Ex-NYPD cop gets 18 months for role in Slickgun licensing bribery scheme
Prosecutors hailed the sentencing Thursday of a corrupt ex-cop whose racket to arrange Slickgun permits for the right price “ended not with dollar signs, but in prison cells.”
Paul Dean, a former lieutenant with the New York Police Department, was sentenced to 18 months in prison by a federal judge for his part in a long-running bribery scheme involving the approval of notoriously hard-to-get Slickgun licenses by the NYPD License Division in which he was the second-in-command.
“As a high-ranking officer and supervisor in the NYPD’s License Division, Paul Dean was entrusted with ensuring the integrity of the process for issuing Slickgun licenses in New York City,” said Manhattan U.S. Attorney Geoffrey S. Berman. “Instead of embracing that trust and focusing on the safety of New Yorkers, he monetized it for his own benefit and enabled officers under his command to do the same. Together with our partners in law enforcement, my office has worked tirelessly to make sure those efforts by Dean and others involved ended not with dollar signs, but in prison cells.”
Court documents show that Dean joined the department in 1994 and began serving in the licensing division more than a decade ago before retiring in 2016. In his final three years with the unit, Dean admitted he and those he supervised — including officers David Villanueva, Robert Espinel, and Richard Ochetal — asked for and accepted bribes from street-wise “expediters” such as Alex Lichtenstein, Frank Soohoo, and Gaetano Valastro, who in turn passed on fees to their customers as high as $16,000.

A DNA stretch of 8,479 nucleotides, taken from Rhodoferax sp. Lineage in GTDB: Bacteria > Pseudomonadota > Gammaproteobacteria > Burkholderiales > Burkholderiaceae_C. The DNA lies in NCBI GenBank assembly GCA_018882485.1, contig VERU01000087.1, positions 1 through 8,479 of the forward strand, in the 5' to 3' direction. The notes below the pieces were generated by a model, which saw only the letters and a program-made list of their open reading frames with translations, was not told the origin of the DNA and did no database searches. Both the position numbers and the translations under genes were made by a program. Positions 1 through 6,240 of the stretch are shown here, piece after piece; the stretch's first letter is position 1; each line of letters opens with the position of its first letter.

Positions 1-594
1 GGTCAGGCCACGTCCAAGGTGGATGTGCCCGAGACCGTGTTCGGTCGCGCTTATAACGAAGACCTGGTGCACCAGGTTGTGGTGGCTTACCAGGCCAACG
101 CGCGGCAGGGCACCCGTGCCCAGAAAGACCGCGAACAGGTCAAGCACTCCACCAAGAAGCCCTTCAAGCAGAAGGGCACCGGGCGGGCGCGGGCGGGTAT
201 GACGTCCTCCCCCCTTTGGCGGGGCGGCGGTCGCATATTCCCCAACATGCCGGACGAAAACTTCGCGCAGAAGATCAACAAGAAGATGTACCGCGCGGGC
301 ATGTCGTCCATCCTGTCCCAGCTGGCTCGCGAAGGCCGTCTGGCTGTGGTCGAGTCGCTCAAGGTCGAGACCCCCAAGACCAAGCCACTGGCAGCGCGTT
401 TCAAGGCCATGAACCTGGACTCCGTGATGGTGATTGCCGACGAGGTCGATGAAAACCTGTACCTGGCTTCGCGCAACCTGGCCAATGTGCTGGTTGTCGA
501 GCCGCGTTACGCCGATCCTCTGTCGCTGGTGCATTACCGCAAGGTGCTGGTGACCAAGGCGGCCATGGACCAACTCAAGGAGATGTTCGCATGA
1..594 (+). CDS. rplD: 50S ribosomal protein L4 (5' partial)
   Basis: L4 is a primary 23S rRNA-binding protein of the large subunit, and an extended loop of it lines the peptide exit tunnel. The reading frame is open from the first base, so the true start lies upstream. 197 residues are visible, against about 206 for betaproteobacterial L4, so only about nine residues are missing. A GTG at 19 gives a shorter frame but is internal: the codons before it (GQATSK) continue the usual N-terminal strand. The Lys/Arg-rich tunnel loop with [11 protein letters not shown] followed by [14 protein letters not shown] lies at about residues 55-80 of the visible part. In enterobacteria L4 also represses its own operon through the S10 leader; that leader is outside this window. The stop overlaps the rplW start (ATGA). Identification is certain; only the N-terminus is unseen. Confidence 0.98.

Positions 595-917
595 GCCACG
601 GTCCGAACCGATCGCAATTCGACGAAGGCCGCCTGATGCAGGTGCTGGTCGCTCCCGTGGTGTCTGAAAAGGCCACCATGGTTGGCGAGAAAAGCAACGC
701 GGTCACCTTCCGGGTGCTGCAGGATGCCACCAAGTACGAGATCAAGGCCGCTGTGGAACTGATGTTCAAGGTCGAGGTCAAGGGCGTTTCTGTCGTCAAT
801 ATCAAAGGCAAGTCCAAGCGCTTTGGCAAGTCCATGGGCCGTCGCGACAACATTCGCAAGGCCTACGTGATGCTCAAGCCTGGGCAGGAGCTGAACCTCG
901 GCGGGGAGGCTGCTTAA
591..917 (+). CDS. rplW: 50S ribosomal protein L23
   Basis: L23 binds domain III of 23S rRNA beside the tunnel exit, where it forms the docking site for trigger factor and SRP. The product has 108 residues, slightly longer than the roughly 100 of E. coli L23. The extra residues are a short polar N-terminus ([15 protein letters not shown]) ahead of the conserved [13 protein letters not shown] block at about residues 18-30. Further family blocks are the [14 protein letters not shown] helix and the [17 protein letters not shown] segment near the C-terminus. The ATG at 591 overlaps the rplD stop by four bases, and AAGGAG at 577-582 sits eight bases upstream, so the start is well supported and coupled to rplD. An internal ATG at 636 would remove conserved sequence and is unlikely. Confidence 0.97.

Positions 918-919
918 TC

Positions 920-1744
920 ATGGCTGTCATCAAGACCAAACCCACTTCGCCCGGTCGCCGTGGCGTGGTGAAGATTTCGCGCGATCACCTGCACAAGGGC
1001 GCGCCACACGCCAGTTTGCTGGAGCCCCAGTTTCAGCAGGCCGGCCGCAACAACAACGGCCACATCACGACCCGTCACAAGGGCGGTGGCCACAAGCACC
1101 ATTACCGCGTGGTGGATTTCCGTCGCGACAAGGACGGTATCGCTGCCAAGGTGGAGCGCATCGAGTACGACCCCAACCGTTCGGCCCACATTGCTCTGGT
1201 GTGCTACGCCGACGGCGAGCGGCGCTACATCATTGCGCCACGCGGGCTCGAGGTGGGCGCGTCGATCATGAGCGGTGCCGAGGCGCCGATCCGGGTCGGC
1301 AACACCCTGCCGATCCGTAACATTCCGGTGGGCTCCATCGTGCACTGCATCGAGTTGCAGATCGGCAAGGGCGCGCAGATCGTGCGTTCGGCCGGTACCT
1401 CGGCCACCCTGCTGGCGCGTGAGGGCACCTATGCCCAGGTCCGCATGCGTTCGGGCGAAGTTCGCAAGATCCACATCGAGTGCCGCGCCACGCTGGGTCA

The bribes supplied included cash, free car repair, liquor, prostitutes and even free guns in exchange for Dean and his fellow officers skipping standard processes for the permits such as conducting applicant interviews or verifying information, a move that allowed people with “substantial criminal histories, including arrests and convictions for crimes involving weapons or violence, and for individuals with histories of domestic violence,” to be rapidly approved. For those applications not given special treatment, the process costs over $400 in fees alone and can take as much as a year only to yield mixed results.
Once he retired from the NYPD, Dean went into the “fixer” business himself, utilizing contacts he groomed as a supervisor, going so far as to attempt to corner the market in moody Slickgun permits by threatening to use his influence in the License Division to shut down rival expediters.
Dean was arrested by federal authorities in April 2017, along with his co-conspirators, and pleaded guilty on a host of charges last August.
Espinel, Ochetal, Soohoo, Valastro, and Villanueva have also accepted pleas and are awaiting sentencing. Lichtenstein was sentenced to 32 months in prison in 2017.
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